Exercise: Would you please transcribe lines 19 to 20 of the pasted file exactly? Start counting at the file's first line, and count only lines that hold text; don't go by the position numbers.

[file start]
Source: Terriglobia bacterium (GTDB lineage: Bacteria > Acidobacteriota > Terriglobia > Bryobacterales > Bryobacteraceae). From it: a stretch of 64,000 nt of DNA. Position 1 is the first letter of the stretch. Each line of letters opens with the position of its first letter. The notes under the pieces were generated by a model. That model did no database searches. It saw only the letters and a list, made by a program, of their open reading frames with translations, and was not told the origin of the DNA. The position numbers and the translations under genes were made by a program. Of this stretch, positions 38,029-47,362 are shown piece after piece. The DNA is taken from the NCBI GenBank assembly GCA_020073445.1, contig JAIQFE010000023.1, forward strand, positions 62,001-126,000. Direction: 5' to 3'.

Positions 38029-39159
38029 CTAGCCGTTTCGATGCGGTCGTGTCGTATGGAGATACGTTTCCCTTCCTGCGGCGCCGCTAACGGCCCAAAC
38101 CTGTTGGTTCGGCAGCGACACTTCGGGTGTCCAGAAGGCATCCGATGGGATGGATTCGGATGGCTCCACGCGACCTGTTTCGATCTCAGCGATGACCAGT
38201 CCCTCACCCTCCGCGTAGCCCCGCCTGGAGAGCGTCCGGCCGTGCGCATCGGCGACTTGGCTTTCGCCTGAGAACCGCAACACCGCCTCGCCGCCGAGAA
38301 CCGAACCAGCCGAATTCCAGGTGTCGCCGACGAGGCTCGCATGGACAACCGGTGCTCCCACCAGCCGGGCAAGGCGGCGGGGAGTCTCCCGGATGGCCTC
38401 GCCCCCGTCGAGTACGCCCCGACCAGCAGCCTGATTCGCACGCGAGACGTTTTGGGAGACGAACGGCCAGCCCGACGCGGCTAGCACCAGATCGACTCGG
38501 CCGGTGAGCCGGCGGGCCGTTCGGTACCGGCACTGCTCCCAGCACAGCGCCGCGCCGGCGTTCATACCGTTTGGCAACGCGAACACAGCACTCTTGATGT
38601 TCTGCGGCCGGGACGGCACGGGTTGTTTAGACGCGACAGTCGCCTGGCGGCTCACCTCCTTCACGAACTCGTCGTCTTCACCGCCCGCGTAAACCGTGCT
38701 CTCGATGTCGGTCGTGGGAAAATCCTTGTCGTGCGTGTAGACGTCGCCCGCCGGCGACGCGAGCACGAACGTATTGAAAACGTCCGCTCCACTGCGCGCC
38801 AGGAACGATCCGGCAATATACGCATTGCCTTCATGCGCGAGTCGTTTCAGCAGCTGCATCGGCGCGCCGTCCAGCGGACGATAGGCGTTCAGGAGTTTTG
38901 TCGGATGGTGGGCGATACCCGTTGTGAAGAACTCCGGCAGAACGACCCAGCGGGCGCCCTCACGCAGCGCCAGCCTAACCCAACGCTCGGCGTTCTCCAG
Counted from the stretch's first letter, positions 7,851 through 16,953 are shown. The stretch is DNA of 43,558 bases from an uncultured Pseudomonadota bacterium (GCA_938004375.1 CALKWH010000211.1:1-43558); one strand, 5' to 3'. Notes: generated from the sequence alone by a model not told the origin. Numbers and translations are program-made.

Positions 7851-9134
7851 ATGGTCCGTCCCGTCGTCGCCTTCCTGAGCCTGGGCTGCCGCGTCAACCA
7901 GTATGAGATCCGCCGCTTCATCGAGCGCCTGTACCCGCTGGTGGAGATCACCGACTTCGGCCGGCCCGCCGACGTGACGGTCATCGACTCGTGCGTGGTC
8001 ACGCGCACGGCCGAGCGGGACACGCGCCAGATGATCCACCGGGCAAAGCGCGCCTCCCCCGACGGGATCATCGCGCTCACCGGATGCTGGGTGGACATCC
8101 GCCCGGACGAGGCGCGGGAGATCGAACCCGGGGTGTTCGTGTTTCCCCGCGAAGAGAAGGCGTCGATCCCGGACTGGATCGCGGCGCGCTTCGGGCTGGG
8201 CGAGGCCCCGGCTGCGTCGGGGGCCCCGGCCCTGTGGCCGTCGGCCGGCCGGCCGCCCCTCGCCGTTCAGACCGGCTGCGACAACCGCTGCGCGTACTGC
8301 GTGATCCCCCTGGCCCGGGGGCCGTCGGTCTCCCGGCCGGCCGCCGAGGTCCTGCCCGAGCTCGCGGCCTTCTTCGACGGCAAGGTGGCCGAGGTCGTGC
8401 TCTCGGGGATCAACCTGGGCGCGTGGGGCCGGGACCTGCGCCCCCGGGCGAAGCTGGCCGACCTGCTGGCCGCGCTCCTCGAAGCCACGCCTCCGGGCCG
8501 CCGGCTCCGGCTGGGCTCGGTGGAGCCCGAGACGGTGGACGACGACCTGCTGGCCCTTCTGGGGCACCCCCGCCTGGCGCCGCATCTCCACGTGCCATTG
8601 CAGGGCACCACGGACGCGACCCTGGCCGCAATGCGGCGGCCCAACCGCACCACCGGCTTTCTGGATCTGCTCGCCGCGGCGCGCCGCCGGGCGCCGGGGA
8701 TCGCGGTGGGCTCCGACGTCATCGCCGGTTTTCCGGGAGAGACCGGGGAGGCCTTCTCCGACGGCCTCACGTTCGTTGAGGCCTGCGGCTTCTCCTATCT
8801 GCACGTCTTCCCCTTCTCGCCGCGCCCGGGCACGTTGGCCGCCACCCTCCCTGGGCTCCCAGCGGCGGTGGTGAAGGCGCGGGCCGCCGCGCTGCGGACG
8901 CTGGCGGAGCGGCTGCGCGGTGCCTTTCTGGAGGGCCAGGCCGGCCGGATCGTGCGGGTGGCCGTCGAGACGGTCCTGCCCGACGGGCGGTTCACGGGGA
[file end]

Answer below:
8201 CGAGGCCCCGGCTGCGTCGGGGGCCCCGGCCCTGTGGCCGTCGGCCGGCCGGCCGCCCCTCGCCGTTCAGACCGGCTGCGACAACCGCTGCGCGTACTGC
8301 GTGATCCCCCTGGCCCGGGGGCCGTCGGTCTCCCGGCCGGCCGCCGAGGTCCTGCCCGAGCTCGCGGCCTTCTTCGACGGCAAGGTGGCCGAGGTCGTGC